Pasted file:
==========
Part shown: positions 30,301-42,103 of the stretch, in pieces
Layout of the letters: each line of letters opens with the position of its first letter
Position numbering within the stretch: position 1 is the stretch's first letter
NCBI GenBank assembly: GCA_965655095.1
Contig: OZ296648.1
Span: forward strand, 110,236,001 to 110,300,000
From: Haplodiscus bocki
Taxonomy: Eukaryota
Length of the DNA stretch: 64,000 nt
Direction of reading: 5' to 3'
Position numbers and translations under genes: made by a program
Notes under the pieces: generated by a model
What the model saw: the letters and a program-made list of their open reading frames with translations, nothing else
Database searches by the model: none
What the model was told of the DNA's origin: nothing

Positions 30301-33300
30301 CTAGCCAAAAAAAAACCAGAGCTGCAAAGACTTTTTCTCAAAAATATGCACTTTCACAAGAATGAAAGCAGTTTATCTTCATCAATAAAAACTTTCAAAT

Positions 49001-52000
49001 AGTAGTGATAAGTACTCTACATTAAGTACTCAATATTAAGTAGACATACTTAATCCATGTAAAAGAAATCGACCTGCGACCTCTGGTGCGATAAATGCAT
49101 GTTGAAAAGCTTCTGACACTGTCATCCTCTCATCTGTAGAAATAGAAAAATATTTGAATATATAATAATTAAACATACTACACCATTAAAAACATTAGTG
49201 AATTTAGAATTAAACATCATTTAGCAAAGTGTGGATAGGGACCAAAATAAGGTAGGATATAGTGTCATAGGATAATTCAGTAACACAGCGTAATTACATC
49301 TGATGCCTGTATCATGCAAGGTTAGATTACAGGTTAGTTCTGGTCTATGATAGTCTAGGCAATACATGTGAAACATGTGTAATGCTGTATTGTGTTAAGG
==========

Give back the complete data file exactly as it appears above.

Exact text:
Part shown: positions 30,301-42,103 of the stretch, in pieces
Layout of the letters: each line of letters opens with the position of its first letter
Position numbering within the stretch: position 1 is the stretch's first letter
NCBI GenBank assembly: GCA_965655095.1
Contig: OZ296648.1
Span: forward strand, 110,236,001 to 110,300,000
From: Haplodiscus bocki
Taxonomy: Eukaryota
Length of the DNA stretch: 64,000 nt
Direction of reading: 5' to 3'
Position numbers and translations under genes: made by a program
Notes under the pieces: generated by a model
What the model saw: the letters and a program-made list of their open reading frames with translations, nothing else
Database searches by the model: none
What the model was told of the DNA's origin: nothing

Positions 30301-33300
30301 CTAGCCAAAAAAAAACCAGAGCTGCAAAGACTTTTTCTCAAAAATATGCACTTTCACAAGAATGAAAGCAGTTTATCTTCATCAATAAAAACTTTCAAAT

Positions 49001-52000
49001 AGTAGTGATAAGTACTCTACATTAAGTACTCAATATTAAGTAGACATACTTAATCCATGTAAAAGAAATCGACCTGCGACCTCTGGTGCGATAAATGCAT
49101 GTTGAAAAGCTTCTGACACTGTCATCCTCTCATCTGTAGAAATAGAAAAATATTTGAATATATAATAATTAAACATACTACACCATTAAAAACATTAGTG
49201 AATTTAGAATTAAACATCATTTAGCAAAGTGTGGATAGGGACCAAAATAAGGTAGGATATAGTGTCATAGGATAATTCAGTAACACAGCGTAATTACATC
49301 TGATGCCTGTATCATGCAAGGTTAGATTACAGGTTAGTTCTGGTCTATGATAGTCTAGGCAATACATGTGAAACATGTGTAATGCTGTATTGTGTTAAGG